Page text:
This Man and This Woman He drives kind of fast, lost in thought. Kevin, what a horrible name. She remembers that awful scene when she mentioned adoption. The whole deal. What, no shit? Hold on, are you kidding me?
Oh, come on! You know, Melun. Sixth zone on the Paris-area transit pass. Four in all. I'd go to the University of Washington in Seattle, a bike ride from my parents' houses, and give myself a chance to season up. By the time high school graduation came around, I'd already started looking into junior-year-abroad programs.
Most of my high school class had been more sophisticated than I was. They lived in Bellevue, a decidedly upscale suburb with mansions on the water. Their neighbors were executives from Boeing, Starbucks, and Microsoft. I received financial aid to attend Prep and lived in modest West Seattle, not far from my lifelong friend Brett.
I was the quirky kid who hung out with the sulky manga-readers, the ostracized gay kids, and the theater geeks. I took Japanese and sang, loudly, in the halls while walking from one class to another.
Since I didn't really fit in, I acted like myself, which pretty much made sure I never did. In truth I wouldn't have upgraded my lifestyle even if I could have. I've always been a saver, not a spender. I'm drawn to thrift stores instead of designer boutiques. I'd rather get around on my bike than in a BMW. But to my lasting embarrassment, in my junior year, I traded my friends for a less eccentric crowd. I'd always been able to get along well with almost anyone. High school was the first time that people made fun of me or, worse, ignored me.
I made friends with a more mainstream group of girls and guys, attracted to them by their cohesiveness. They traveled in packs in the halls, ate lunch together, hung out after school, and seemed to have known each other forever. But in pulling away from my original friends, who liked me despite my being different, or maybe because I was, I hurt them. And while my new friends were fun-loving, I was motivated to be with them by insecurity.
I'm ashamed for not having had the guts to be myself no matter what anyone thought. This didn't change who I was. Like most teenagers, I was too well aware of my flaws. I felt lumpy in my own skin. I was clumsy with words, and I knew I was way too blunt. I'd do things that would embarrass most teenagers and adults -- walking down the street like an Egyptian or an elephant -- but that kids found fall-over hilarious.
I made myself the butt of jokes to lighten the mood. The people who loved me considered my kookiness endearing. My family and friends would shake their heads goodnaturedly and sigh, "That's Amanda. I was good at it, and that always allowed me to feel on par with others.
In college I finally found my footing off the field. I stayed in touch with Brett and met a small group of intelligent and offbeat students at the university's climbing wall and in my dorm.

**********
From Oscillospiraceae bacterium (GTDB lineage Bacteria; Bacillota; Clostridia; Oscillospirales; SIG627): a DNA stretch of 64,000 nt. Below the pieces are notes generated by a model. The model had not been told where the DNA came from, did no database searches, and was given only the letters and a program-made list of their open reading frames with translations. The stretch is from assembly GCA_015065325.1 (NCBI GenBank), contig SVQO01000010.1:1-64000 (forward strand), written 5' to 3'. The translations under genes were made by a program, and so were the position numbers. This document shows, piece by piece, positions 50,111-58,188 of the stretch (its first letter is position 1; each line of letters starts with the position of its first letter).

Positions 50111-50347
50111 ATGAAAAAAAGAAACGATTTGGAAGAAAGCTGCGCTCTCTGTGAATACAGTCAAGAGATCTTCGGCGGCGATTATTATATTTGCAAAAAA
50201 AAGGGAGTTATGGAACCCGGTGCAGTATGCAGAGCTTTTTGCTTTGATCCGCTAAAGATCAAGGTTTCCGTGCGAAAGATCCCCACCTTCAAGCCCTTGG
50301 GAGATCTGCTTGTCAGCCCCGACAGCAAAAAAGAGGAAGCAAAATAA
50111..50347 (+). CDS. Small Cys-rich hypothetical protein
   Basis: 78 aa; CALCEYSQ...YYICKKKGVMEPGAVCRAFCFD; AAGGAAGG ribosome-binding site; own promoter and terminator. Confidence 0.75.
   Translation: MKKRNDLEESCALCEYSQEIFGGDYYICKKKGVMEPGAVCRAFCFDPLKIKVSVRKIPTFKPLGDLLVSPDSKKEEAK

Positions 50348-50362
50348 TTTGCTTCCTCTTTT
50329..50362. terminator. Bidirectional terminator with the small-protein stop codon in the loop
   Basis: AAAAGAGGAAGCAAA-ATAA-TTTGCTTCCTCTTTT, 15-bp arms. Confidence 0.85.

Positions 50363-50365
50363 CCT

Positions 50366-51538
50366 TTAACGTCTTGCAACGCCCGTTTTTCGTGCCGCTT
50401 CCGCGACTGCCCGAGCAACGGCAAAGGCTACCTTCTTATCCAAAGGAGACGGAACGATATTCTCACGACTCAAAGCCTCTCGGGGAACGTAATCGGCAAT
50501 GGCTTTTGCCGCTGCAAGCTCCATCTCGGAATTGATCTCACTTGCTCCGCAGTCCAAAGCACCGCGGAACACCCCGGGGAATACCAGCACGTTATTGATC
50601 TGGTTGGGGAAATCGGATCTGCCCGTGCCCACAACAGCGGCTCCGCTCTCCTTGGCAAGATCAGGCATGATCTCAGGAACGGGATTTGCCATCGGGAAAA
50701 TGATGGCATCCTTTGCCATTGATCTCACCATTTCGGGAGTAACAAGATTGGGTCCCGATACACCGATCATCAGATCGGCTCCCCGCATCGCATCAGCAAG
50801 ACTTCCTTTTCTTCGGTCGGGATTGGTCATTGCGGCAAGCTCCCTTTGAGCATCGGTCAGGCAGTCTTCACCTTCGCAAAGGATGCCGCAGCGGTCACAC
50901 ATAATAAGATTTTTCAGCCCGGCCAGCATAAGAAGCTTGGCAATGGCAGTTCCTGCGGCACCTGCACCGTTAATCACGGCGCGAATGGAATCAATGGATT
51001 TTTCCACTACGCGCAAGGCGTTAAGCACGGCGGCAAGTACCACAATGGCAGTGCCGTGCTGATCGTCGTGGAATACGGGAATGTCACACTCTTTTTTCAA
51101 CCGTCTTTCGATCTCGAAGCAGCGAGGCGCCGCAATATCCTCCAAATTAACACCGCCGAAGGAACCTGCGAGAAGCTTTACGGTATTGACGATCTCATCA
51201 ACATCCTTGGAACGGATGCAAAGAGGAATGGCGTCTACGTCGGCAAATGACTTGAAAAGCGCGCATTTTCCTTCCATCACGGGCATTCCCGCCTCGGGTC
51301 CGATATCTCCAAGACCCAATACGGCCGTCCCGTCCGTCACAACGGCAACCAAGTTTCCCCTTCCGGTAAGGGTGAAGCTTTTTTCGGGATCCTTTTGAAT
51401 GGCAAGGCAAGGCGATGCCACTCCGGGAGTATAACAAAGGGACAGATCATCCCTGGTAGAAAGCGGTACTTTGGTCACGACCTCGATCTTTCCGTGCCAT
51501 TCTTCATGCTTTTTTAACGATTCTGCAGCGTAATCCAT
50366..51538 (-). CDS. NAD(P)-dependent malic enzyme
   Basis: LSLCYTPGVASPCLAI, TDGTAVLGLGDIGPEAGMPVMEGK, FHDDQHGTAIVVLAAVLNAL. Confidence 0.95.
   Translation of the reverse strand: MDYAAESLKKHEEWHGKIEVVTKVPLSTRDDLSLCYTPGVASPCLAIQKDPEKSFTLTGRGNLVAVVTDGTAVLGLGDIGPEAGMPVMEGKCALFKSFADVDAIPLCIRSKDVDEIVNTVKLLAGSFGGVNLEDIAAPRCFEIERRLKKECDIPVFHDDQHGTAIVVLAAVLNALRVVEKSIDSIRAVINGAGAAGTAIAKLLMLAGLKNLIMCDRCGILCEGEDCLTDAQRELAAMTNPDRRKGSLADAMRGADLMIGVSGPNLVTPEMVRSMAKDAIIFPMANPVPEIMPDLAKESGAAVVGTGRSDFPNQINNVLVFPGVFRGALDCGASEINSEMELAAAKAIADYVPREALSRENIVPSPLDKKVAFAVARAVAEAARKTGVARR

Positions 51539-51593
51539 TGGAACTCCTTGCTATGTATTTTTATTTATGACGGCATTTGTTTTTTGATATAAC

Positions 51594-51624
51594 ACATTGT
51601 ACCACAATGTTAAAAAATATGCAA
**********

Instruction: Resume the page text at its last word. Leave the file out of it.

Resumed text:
I dated a Mohawked, kilt-wearing, outdoorsy student named DJ. My next-door neighbor was a girl from Colorado named Madison. She and I grew close and looked up to each other.
She wasn't like most of the students. She didn't play sports, drink, smoke, or go to parties. She was a conflicted Mormon and a musician, majoring in women's studies and photography. I kept her company at night in the campus dark room.
She encouraged me to be myself. Most of my other friends were male. We played football, jammed on the guitar, talked about life. After we smoked pot we would choose a food category -- burgers, pizza, gyros, whatever -- and wander around the neighborhood until we found what we considered the best in its class.
As I got ready to leave for Perugia, I knew I hadn't become my own person yet, and I didn't quite know how to get myself there. I was well-meaning and thoughtful, but I put a ton of pressure on myself to do what I thought was right, and I felt that I always fell short.
That's why the challenge of being on my own meant so much to me. I wanted to come back from Italy to my senior year at UW stronger and surer of myself -- a better sister, daughter, friend. While I was figuring out what I would need in Italy -- my climbing gear, hiking boots, and a teapot were among the essentials -- old friends from high school and new friends from college dropped by with well-wishes, little presents, and gag gifts.
I received a blank journal and a fanny pack and tins of tea. Funny, irreverent Brett brought me a small, pink, bunny-shaped vibrator. I was incredulous; I had never used one.
She winked. I laughed. The bunny was typical Brett. She liked to tease that I was regrettably behind everyone else. In high school she tried to coax me into straightening my hair and wearing makeup. I tried the first and thought it was okay.
I tried the second and felt like an imposter. Her newest cause was to convince me to give casual sex a chance. I'd heard the same thing from other friends. It seemed to make some sense. I yearned to break down all the barriers that stood between me and adulthood. Sex was a big one -- and the one that scared me the most.
I'd bloomed late and didn't kiss a guy until I was seventeen.